Decluttering isn’t about your stuff. If decluttering was just about the objects in your home, you’d probably have no trouble making decisions about what to keep and what to release. But, as you’ve probably noticed, it’s not that simple.
Our stuff is connected to our thoughts and feelings. Should you keep this? What if you get rid of it and you need it again? What if you hurt the feelings of the gift giver? You feel ridiculous for spending money on something you never used. You feel ashamed that you hold onto things that you know aren’t important but that you can’t get rid of. You feel overwhelmed by all your stuff and the decisions you know you need to make about each item in your home.
I’ve selected the following quotes to be a sort of tale of decluttering. First, you start to realize that you have more stuff than you need, and you begin to wonder if you can change this situation that you’ve been living with for years. You consider why you want to declutter – why is now the right time?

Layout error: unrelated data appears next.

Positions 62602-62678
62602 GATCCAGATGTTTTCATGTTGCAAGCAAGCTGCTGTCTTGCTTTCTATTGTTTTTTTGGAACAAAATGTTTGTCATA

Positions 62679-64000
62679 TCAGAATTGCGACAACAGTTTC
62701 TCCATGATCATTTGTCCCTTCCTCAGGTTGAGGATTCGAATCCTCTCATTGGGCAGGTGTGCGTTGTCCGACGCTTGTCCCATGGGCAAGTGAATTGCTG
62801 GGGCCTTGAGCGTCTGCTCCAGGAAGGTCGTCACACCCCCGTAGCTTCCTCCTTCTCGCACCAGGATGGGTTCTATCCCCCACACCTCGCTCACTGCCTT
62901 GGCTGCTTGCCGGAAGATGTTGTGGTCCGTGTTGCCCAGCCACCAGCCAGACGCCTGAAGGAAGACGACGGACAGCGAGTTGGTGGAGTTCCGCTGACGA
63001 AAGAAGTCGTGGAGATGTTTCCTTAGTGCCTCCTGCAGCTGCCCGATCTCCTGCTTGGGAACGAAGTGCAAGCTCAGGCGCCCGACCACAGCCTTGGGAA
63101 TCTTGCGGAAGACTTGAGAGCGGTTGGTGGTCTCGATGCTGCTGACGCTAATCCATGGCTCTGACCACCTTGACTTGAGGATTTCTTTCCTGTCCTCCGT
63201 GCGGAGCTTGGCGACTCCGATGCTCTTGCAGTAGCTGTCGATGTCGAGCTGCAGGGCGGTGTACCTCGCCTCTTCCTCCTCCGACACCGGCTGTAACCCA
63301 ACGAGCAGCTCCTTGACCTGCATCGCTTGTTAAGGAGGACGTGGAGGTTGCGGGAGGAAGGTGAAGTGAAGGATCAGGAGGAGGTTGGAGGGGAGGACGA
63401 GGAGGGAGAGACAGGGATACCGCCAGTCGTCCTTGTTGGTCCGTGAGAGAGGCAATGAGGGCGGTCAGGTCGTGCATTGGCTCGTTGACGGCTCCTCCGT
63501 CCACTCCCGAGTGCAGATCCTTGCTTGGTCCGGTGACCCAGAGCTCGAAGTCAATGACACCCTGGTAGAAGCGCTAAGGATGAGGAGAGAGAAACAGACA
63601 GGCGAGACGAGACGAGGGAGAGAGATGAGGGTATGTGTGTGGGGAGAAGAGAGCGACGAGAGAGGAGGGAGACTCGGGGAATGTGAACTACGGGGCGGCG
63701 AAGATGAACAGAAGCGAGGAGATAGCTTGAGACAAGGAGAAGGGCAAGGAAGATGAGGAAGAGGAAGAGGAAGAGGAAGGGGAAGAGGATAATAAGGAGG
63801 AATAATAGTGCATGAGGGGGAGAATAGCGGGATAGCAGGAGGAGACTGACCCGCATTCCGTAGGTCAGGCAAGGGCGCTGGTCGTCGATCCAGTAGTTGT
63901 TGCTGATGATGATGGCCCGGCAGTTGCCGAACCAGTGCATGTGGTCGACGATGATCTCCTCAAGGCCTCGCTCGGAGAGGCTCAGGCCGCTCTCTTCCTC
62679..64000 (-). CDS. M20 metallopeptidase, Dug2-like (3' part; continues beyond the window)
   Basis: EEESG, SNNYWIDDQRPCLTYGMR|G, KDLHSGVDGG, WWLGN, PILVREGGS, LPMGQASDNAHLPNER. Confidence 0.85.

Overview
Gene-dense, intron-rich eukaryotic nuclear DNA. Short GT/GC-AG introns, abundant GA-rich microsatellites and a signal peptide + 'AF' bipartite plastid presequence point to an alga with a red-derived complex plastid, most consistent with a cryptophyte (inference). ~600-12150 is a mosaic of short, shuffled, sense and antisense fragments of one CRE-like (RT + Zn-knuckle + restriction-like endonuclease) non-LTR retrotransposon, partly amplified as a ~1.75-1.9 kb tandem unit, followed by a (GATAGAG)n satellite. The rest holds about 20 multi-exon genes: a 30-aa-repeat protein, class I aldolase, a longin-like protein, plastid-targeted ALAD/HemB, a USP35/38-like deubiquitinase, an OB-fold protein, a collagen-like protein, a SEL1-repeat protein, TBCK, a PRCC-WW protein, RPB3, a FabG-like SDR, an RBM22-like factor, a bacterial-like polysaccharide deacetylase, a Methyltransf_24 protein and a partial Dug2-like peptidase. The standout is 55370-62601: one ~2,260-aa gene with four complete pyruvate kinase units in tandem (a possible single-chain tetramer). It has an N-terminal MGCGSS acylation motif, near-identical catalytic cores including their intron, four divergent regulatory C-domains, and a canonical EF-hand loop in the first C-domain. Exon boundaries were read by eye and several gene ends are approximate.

You realize that before you can declutter, you need to look within for your motivation and goals so when you start feeling overwhelmed, you’ll know why you are clearing these things from your life. With a vision for the life you want firmly set in your mind, you make decision after decision, questioning how each possession will help you reach your goals.
Sometimes, you wonder if you should hold onto things ‘just in case;’ however, you realize that knowing what you want to do in your life, means that you know what you need. Each decision you make to declutter what you don't need changes you into a person working toward your goals.
You can read through each quote (or watch the slideshow) and then return to the beginning and allow yourself to reread each quote, this time closing your eyes after each one and considering how it applies to your life.
I believe that clearing clutter brings clarity to our goals; but also, we want to begin the decluttering process knowing why this task is important to us. What is your vision for your life and your home? What goals would you pursue if your clutter wasn’t blocking your way?
If you think your goal is to get organized, I want you to imagine what your life would be like when your home is organized. That's where you should focus.